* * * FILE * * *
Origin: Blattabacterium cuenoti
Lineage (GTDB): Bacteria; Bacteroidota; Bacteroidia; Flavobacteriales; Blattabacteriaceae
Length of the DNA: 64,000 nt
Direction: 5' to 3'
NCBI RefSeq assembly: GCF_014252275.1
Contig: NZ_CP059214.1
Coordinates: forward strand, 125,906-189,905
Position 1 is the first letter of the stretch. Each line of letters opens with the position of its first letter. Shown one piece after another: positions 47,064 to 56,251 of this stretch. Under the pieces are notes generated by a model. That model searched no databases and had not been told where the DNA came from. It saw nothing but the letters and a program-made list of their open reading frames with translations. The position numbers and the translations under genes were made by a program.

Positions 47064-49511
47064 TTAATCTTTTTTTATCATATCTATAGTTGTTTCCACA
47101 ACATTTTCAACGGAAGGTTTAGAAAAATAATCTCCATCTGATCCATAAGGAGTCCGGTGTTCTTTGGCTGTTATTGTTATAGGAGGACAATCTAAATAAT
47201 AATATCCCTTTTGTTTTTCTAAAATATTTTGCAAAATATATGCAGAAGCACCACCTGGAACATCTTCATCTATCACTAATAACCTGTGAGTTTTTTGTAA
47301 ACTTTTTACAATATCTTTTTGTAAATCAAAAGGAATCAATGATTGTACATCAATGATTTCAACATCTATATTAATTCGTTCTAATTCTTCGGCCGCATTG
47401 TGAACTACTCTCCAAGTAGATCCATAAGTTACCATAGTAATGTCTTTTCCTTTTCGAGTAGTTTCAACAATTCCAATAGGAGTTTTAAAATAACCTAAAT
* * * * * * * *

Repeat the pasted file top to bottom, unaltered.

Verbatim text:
Origin: Blattabacterium cuenoti
Lineage (GTDB): Bacteria; Bacteroidota; Bacteroidia; Flavobacteriales; Blattabacteriaceae
Length of the DNA: 64,000 nt
Direction: 5' to 3'
NCBI RefSeq assembly: GCF_014252275.1
Contig: NZ_CP059214.1
Coordinates: forward strand, 125,906-189,905
Position 1 is the first letter of the stretch. Each line of letters opens with the position of its first letter. Shown one piece after another: positions 47,064 to 56,251 of this stretch. Under the pieces are notes generated by a model. That model searched no databases and had not been told where the DNA came from. It saw nothing but the letters and a program-made list of their open reading frames with translations. The position numbers and the translations under genes were made by a program.

Positions 47064-49511
47064 TTAATCTTTTTTTATCATATCTATAGTTGTTTCCACA
47101 ACATTTTCAACGGAAGGTTTAGAAAAATAATCTCCATCTGATCCATAAGGAGTCCGGTGTTCTTTGGCTGTTATTGTTATAGGAGGACAATCTAAATAAT
47201 AATATCCCTTTTGTTTTTCTAAAATATTTTGCAAAATATATGCAGAAGCACCACCTGGAACATCTTCATCTATCACTAATAACCTGTGAGTTTTTTGTAA
47301 ACTTTTTACAATATCTTTTTGTAAATCAAAAGGAATCAATGATTGTACATCAATGATTTCAACATCTATATTAATTCGTTCTAATTCTTCGGCCGCATTG
47401 TGAACTACTCTCCAAGTAGATCCATAAGTTACCATAGTAATGTCTTTTCCTTTTCGAGTAGTTTCAACAATTCCAATAGGAGTTTTAAAATAACCTAAAT